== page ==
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Thursday, April 26, 2012

Fish out of water . . .


Dolphins in shallow water as court case drags on

By Tracie Barrett and Iris Hong

JEJU, South Korea, April 27 (Yonhap) -- Human rights and welfare have become political issues in Korea in the recent general elections and the run-up to December's presidential poll. Less discussed but gaining prominence is the issue of animal rights in the country, which only passed its first Animal Welfare Law in 1991. In the first such case in Korean history, a court this month ruled on the case of five illegally captured dolphins.

   The president and a director of Pacific Land, a tourist attraction near Jungmun Beach on the south coast of Jeju Island, were found guilty of buying 11 dolphins from local fishermen who had caught the animals illegally. The pair, known only by their surnames of Heo and Koh, were both sentenced to eight months in prison, fined 10 million won (US$8,760) each and ordered to release the surviving five dolphins, for which they paid an average of 15 million won apiece.

   A court ruled that the marine mammals be released back to nature, but the Pacific Land officials are appealing the verdict. The possibility of up to two years' delay before the Supreme Court rules on the case leaves the animals in a watery limbo until then.

A local animal rights group founded in July 2011, after the Korean Coast Guard uncovered the illegal catches and the issue became public, fears for the dolphin's safety in the interim. Hwang Hyun-jin of the group Hot Pink Dolphins cites the previous deaths of five of the original 11 dolphins, and questions the company's incentive to keep the remaining dolphins alive. "Rehabilitating them needs tremendous sums of money, whereas killing them is simple," she said.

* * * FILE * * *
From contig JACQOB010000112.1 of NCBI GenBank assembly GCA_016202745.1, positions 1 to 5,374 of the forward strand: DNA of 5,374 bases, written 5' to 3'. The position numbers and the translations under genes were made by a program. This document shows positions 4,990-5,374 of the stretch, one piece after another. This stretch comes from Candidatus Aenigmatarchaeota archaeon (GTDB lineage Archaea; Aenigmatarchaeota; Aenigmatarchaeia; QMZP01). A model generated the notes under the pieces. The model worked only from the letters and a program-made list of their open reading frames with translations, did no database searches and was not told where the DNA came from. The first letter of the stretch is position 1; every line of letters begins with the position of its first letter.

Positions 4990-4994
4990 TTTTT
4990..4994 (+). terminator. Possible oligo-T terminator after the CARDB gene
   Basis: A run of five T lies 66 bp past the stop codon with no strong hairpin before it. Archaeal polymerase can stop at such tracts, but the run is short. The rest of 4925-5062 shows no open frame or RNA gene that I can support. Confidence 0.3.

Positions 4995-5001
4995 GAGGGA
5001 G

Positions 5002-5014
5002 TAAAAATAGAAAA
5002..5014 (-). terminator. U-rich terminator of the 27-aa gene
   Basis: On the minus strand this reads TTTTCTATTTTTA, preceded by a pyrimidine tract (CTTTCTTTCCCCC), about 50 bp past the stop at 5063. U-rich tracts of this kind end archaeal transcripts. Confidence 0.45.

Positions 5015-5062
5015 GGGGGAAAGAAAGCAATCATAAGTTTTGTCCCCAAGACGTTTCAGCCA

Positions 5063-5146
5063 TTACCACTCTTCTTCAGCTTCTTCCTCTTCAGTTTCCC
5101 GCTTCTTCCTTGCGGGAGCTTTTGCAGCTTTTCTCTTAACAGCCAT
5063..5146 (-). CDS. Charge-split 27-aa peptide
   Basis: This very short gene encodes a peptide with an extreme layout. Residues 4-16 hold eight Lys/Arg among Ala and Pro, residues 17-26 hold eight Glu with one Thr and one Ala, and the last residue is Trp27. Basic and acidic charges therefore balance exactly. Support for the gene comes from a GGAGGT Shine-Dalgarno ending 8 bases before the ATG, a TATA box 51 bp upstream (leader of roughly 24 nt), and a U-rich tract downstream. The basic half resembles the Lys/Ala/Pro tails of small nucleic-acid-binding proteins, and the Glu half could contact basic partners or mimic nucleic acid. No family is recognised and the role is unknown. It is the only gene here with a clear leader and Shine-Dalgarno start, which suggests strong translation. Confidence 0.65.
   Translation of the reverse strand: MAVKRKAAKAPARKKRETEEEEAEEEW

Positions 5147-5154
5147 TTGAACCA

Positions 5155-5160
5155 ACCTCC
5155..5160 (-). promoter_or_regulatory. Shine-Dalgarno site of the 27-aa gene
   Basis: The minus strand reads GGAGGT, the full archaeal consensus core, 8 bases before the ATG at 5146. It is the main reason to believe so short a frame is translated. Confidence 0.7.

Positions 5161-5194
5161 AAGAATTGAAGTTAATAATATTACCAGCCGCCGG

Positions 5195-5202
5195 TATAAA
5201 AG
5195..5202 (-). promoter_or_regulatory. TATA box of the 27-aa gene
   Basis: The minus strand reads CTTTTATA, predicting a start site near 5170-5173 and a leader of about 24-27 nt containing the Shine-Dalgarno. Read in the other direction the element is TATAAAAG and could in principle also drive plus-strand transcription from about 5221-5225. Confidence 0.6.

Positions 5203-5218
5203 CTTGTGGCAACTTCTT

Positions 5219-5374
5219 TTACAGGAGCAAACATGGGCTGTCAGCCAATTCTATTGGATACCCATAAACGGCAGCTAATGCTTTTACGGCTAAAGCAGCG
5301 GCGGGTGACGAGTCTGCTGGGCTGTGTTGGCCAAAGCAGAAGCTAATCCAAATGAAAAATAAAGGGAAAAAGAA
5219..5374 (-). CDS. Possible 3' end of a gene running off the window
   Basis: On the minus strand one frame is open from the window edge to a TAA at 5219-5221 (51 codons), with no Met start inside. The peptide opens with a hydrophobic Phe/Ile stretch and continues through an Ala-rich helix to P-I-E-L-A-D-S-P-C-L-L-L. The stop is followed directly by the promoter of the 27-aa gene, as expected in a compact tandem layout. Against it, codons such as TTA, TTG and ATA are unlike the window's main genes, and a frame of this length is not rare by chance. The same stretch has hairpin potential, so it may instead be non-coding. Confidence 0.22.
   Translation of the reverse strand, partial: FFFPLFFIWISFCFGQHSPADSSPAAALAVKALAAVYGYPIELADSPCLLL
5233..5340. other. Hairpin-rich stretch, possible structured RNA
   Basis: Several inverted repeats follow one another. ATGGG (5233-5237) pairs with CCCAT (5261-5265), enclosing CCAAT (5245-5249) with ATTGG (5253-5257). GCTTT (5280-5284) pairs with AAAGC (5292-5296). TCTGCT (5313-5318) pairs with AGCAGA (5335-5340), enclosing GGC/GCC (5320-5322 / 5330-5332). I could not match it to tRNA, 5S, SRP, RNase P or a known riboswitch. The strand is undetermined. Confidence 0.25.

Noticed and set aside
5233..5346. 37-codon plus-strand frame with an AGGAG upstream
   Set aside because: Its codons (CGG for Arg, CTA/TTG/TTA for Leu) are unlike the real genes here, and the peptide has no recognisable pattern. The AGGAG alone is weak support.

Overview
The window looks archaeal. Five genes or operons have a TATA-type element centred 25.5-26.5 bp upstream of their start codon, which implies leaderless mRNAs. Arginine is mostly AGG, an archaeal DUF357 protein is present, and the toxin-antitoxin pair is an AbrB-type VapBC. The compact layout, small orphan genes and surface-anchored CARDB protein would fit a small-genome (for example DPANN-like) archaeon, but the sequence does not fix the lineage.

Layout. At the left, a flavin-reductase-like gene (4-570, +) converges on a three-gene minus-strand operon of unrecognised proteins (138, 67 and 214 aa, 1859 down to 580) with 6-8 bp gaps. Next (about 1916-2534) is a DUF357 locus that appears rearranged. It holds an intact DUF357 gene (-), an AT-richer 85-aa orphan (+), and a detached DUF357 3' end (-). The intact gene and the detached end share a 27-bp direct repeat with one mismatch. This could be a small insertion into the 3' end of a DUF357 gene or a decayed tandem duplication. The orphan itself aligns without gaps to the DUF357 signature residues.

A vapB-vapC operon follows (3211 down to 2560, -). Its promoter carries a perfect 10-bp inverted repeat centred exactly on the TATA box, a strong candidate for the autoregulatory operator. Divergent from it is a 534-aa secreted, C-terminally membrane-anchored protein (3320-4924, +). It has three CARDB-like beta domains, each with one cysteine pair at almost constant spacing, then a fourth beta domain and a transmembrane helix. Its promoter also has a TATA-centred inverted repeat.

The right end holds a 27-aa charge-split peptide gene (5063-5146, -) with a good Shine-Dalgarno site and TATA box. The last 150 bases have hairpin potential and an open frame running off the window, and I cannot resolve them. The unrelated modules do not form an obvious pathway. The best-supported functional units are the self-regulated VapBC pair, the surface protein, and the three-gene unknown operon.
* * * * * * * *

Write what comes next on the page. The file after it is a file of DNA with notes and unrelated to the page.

Her group is campaigning for the release of all dolphins being held in captivity in South Korea and urges Pacific Land to rehabilitate and release its captives. "Locking them up in a small tank, taking away their freedom and exploiting them is very unethical," she said.

   One of the 11 illegally caught dolphins, named Jedoli, was traded to Seoul Grand Park, a major theme park in Korea's capital. Seoul Mayor Park Won-soon has ordered Jedoli be returned to the wild and the park has earmarked 872 million won for the animal's rehabilitation and release. Kang Hyoung-ook of Seoul Grand Park's media team said the park "was completely unaware" Jedoli had been illegally caught when it received it from Pacific Land in July 2009, in exchange for two sea lions. The park suspended its dolphin show in March, he said, and was seeking public opinion on whether it would restart.
This past weekend, however, Jedoli and four other dolphins at the park returned to public view for "eco shows" aimed at familiarization with the marine mammals. Animal rights groups immediately decried the move, accusing the park of running the same show as before only under a different name.